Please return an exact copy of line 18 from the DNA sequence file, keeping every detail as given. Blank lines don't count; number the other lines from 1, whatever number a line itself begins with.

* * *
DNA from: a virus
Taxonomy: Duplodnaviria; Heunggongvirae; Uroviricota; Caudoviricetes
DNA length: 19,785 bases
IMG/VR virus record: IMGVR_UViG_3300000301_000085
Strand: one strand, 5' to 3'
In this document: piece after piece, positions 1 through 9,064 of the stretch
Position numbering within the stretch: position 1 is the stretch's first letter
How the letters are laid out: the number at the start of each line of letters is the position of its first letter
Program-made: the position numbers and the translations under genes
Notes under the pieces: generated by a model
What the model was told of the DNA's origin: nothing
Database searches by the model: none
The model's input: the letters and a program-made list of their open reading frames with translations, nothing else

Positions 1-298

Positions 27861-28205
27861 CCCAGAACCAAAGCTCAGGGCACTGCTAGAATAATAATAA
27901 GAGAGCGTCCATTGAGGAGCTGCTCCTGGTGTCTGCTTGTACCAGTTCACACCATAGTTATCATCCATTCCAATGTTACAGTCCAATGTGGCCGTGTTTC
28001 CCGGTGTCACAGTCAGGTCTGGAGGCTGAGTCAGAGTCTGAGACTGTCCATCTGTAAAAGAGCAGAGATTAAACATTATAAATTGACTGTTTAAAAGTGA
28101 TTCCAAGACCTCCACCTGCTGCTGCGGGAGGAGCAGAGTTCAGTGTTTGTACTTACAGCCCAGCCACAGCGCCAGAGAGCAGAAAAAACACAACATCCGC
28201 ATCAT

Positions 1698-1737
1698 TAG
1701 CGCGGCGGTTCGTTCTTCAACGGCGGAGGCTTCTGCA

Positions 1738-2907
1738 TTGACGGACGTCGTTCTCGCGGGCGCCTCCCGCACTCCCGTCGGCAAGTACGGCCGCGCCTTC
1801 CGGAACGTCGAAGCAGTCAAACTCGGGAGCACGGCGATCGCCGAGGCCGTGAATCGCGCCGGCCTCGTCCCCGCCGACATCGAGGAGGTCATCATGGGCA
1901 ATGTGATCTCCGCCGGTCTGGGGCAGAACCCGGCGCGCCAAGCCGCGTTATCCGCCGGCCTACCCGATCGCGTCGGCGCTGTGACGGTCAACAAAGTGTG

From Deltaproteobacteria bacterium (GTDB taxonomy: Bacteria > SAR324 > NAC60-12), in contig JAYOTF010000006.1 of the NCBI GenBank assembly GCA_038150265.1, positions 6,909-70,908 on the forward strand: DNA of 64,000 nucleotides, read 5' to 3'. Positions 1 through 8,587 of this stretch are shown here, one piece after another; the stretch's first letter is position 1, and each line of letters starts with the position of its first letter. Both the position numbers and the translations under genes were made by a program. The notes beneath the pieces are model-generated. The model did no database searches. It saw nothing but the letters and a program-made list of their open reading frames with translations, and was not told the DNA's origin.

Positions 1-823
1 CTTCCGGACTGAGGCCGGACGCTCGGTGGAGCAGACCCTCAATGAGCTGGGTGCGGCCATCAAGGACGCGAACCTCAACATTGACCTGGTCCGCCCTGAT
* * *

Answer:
28001 CCGGTGTCACAGTCAGGTCTGGAGGCTGAGTCAGAGTCTGAGACTGTCCATCTGTAAAAGAGCAGAGATTAAACATTATAAATTGACTGTTTAAAAGTGA